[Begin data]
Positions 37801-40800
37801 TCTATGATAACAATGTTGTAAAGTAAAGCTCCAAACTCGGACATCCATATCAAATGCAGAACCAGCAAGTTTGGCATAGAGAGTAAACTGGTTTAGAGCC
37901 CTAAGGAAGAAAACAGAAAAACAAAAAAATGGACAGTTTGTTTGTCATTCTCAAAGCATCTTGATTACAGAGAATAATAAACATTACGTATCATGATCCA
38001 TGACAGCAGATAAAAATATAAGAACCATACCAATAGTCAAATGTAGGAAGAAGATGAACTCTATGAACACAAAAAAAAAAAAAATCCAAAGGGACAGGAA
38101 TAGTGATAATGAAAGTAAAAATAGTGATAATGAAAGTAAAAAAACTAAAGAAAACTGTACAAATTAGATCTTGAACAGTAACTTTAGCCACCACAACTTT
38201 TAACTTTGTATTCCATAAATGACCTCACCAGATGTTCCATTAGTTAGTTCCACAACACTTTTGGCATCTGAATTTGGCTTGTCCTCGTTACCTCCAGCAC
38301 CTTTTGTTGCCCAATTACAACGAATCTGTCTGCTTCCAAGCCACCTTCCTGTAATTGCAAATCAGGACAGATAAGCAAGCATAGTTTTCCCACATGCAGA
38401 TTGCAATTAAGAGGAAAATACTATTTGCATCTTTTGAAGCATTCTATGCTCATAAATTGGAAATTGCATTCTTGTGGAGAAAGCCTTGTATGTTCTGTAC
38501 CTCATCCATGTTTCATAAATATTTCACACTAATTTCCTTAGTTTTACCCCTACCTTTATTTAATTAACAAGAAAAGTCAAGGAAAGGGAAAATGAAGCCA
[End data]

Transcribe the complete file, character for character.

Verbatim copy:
Positions 37801-40800
37801 TCTATGATAACAATGTTGTAAAGTAAAGCTCCAAACTCGGACATCCATATCAAATGCAGAACCAGCAAGTTTGGCATAGAGAGTAAACTGGTTTAGAGCC
37901 CTAAGGAAGAAAACAGAAAAACAAAAAAATGGACAGTTTGTTTGTCATTCTCAAAGCATCTTGATTACAGAGAATAATAAACATTACGTATCATGATCCA
38001 TGACAGCAGATAAAAATATAAGAACCATACCAATAGTCAAATGTAGGAAGAAGATGAACTCTATGAACACAAAAAAAAAAAAAATCCAAAGGGACAGGAA
38101 TAGTGATAATGAAAGTAAAAATAGTGATAATGAAAGTAAAAAAACTAAAGAAAACTGTACAAATTAGATCTTGAACAGTAACTTTAGCCACCACAACTTT
38201 TAACTTTGTATTCCATAAATGACCTCACCAGATGTTCCATTAGTTAGTTCCACAACACTTTTGGCATCTGAATTTGGCTTGTCCTCGTTACCTCCAGCAC
38301 CTTTTGTTGCCCAATTACAACGAATCTGTCTGCTTCCAAGCCACCTTCCTGTAATTGCAAATCAGGACAGATAAGCAAGCATAGTTTTCCCACATGCAGA
38401 TTGCAATTAAGAGGAAAATACTATTTGCATCTTTTGAAGCATTCTATGCTCATAAATTGGAAATTGCATTCTTGTGGAGAAAGCCTTGTATGTTCTGTAC
38501 CTCATCCATGTTTCATAAATATTTCACACTAATTTCCTTAGTTTTACCCCTACCTTTATTTAATTAACAAGAAAAGTCAAGGAAAGGGAAAATGAAGCCA